Passacaglia and Fugue
String Trio in B flat, D581
Bach arr. Dmitri Sitkovetsky
Goldberg Variations, BWV908
Leopold String Trio [Marianne Thorsen (violin), Lawrence Power (viola) & Kate Gould (cello)]
Reviewed by: Colin Clarke
Reviewed: 11 November, 2006
Venue: Wigmore Hall, London
The Leopold String Trio has made a series of impressive recordings for Hyperion of works from Mozart to Schoenberg. This is an ensemble with a mission – to re-ignite the public’s interest in the string trio repertoire. Long seen as a poor relation to the mighty string quartet, this concert made a real statement about the integrity of the string trio genre.
Hans Krása was one of the Czech-Jewish composers held at the Nazi’s ‘show camp’ of Terezín (Theresienstadt), along with Viktor Ullman, Pavel Haas and Gideon Klein. The work that launched this concert, the Passacaglia and Fugue, was actually the last piece that Krása penned. It is a quite remarkable composition, from the emaciated, desolate Passacaglia theme through the anguished harmonies (sometimes really quite uncomfortable to experience) to the rather jocular Fugue. Performance-wise it was clear that this is an ensemble of three equally impressive musicians.
To follow this with Schubert’s B flat Trio was inspired programming. The bright beginning was like a breath of fresh air. Any clouds that appeared were merely transitory; the first movement had a real ease of expression (from Schubert) and real ease of execution (from the Leopold Trio). The elegance and grace of the Andante and the hyper-civility of the Minuet (precious little rusticity here!) led to the superb chamber music of the finale. This was superbly crafted music rendered with a suave touch.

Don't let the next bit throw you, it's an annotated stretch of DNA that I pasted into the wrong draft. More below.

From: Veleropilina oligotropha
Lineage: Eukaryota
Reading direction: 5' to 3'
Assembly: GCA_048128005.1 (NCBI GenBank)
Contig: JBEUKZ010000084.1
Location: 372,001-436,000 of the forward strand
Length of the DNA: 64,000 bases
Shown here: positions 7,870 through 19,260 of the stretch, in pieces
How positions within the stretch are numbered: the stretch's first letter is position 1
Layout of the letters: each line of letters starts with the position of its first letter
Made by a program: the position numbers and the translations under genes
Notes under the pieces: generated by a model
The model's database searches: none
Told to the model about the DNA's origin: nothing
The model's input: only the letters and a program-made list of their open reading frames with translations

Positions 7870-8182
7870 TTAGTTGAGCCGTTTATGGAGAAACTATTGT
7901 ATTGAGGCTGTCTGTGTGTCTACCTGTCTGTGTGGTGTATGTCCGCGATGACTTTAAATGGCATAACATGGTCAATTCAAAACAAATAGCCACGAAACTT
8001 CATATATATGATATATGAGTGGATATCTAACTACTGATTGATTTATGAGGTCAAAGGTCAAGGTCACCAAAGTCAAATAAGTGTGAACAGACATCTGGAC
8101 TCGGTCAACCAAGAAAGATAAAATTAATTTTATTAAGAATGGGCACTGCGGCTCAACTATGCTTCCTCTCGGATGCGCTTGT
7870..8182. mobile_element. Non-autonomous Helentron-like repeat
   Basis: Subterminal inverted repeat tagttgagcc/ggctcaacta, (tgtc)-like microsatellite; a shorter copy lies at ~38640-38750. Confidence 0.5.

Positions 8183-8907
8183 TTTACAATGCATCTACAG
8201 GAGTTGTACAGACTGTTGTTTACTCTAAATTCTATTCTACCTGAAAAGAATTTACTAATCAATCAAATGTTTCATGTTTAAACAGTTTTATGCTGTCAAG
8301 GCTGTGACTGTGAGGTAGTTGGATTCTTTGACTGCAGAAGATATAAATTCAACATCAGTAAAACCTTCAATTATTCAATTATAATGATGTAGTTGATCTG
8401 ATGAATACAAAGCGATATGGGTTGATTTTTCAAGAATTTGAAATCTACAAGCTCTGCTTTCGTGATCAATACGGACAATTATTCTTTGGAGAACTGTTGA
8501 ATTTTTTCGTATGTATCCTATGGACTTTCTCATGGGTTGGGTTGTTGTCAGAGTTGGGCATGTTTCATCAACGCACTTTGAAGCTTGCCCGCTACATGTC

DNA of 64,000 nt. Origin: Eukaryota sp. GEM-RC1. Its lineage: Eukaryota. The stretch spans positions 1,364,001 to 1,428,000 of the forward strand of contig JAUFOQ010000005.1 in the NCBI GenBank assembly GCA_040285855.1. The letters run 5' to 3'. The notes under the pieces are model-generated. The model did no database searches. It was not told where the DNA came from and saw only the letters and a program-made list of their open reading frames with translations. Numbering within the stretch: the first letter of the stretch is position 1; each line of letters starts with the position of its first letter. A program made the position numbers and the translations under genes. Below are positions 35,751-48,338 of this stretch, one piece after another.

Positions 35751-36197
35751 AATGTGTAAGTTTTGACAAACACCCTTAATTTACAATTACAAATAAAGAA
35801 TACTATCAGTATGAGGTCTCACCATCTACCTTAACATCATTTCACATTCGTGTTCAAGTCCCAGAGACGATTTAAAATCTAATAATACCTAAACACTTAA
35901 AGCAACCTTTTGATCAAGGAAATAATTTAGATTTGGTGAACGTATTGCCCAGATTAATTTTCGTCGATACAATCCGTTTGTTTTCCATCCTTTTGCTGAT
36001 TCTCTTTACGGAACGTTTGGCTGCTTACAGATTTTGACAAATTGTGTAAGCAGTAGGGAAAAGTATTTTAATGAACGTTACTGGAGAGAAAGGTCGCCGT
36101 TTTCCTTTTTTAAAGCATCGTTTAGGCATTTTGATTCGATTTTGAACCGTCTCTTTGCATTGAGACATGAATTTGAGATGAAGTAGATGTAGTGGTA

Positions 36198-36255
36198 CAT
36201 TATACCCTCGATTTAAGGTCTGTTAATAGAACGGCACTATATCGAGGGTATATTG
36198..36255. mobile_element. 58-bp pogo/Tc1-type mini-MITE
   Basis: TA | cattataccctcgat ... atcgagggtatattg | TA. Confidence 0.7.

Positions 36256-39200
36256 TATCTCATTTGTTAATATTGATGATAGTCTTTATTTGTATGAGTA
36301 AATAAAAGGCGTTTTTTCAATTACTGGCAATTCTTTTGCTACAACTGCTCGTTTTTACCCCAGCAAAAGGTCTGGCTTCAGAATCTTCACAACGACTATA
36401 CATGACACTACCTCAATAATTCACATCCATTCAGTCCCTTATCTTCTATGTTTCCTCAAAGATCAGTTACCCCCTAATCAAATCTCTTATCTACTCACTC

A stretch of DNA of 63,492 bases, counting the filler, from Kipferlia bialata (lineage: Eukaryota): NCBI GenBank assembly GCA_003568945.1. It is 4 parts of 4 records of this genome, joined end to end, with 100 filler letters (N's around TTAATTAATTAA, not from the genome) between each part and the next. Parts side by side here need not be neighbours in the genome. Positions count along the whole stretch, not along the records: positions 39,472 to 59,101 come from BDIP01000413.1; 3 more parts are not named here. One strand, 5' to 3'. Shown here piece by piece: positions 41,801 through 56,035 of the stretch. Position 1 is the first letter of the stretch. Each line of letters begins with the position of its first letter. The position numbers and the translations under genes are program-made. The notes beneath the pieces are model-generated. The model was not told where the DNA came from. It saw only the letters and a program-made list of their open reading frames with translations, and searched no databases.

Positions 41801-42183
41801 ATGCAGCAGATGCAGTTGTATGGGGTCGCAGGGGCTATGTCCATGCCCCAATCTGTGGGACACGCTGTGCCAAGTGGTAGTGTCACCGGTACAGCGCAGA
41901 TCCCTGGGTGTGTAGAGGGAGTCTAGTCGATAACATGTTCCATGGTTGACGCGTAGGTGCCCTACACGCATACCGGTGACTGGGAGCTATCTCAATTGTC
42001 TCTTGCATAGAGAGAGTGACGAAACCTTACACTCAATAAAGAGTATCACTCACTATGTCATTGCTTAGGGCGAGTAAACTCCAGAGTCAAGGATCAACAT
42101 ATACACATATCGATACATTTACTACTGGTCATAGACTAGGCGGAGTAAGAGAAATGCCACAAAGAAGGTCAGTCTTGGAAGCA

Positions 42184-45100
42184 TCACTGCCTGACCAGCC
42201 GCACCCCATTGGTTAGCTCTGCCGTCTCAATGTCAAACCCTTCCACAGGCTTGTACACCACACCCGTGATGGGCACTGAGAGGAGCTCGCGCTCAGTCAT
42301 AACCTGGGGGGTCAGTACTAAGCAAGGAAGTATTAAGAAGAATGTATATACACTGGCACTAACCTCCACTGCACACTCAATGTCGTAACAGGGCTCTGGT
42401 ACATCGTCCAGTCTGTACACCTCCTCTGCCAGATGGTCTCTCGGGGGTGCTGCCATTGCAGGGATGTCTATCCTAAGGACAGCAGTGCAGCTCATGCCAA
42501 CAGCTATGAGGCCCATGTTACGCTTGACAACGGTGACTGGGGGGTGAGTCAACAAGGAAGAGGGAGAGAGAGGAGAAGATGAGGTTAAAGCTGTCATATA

Finally for the first half, more Krása. Tanec (Dance) was written shortly before the Passacaglia and Fugue. This amazing piece is a strange and fascinating mix of Philip Glass pre-echo (obsessive repeated fragments) mixed in with shades of Dvořák.
The idea of Bach’s Goldberg Variations (conceived for harpsichord and now so familiar on the piano) arranged for string trio is an intriguing one. Violinist (and conductor) Dmitri Sitkovetsky, of course, has an insider’s knowledge of string technique and his 1984 arrangement is in fact remarkably effective. There are many delightful surprises here, not least the almost vibrato-less opening (bringing to mind a viol consort!). There are times when the textures are illuminated and clarified by the new medium (the throwing about of fragments between parts, some delicate violin tracery, the daringly bare Variation XXV), especially as the Leopold Trio seemed bent on highlighting the more modern aspects of Bach’s amazing thoughts. There was the occasional technical problem, but the overall impression was mightily impressive. A shame that the poignant return of the ‘Aria’ failed to make its full effect (on a keyboard it seems more memorable).
The Leopold Trio’s programming is inventive and thought-provoking. The next concerts these musicians give at the Wigmore Hall will be in March. Worth catching, methinks.